Piggybacking on Youtube servers:
The USC researchers believe Google is piggybacking on infrastructure it already has deployed around the world for YouTube. But it is possible Google is adding equipment to support the expansion as well.
This is an existing model, previously used by video content companies such as Netflix:
Other content distributors like Netflix are using a similar strategy to get data as close to the end user as possible, said Dan Rayburn, a principal analyst at the consulting firm Frost and Sullivan. Such companies put equipment inside local ISPs that store copies of popular videos. Users benefit because locally stored content loads more quickly. Meanwhile, ISPs can save on bandwidth costs if they can load their own copy of a popular video as opposed to downloading it from a remote data center every time a user hits play.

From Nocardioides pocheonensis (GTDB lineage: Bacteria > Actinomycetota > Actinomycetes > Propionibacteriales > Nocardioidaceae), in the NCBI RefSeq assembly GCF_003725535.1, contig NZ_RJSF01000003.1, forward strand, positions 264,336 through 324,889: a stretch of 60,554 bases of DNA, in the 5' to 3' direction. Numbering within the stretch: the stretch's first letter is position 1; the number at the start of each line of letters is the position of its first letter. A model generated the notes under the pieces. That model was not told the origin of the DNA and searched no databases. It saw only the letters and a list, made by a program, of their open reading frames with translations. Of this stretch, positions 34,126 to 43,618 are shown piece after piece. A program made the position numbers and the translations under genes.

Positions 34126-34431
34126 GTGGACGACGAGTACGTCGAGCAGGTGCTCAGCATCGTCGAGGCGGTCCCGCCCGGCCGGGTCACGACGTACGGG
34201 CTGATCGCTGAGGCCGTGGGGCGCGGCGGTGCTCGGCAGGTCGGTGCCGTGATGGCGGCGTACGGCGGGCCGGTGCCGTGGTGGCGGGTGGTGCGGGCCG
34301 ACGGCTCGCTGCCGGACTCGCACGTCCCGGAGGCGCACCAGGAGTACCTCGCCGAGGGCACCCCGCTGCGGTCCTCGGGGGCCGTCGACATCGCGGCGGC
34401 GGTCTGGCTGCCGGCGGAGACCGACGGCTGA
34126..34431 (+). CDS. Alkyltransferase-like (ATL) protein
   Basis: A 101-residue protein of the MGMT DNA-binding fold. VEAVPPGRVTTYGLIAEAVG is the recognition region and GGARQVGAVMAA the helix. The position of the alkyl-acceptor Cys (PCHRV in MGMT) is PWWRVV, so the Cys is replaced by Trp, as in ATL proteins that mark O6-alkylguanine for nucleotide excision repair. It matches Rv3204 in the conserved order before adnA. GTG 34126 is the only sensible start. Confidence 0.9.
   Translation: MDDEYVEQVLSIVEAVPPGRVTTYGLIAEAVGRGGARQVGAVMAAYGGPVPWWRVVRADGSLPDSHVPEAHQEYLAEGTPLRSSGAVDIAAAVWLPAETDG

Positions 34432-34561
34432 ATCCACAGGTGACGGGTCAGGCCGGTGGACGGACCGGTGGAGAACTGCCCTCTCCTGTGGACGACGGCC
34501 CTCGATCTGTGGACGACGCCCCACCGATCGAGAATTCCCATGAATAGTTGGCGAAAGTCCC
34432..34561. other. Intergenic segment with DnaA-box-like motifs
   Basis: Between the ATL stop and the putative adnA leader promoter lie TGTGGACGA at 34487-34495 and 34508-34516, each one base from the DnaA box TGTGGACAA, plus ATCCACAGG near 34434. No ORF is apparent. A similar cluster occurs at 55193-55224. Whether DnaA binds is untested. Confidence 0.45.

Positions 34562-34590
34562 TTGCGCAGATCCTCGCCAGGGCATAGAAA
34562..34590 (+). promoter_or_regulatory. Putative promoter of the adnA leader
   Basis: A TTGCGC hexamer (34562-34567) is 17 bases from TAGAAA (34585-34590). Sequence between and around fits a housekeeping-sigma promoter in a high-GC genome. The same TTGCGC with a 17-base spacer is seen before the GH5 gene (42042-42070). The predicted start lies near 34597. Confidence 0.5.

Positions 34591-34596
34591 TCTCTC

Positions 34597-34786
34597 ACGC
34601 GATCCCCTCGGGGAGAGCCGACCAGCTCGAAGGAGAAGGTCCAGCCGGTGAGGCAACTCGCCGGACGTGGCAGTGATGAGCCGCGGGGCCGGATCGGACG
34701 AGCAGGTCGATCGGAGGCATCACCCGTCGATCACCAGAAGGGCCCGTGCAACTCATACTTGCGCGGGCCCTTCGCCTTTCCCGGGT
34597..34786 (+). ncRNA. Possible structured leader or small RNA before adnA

The result is that delivery of search results will be a lot faster:
What’s interesting is that, according to Professor Govindan, is that Google for the first time is using the same strategy for search. “It will certainly speed up [search results] for more people around the globe,” he says.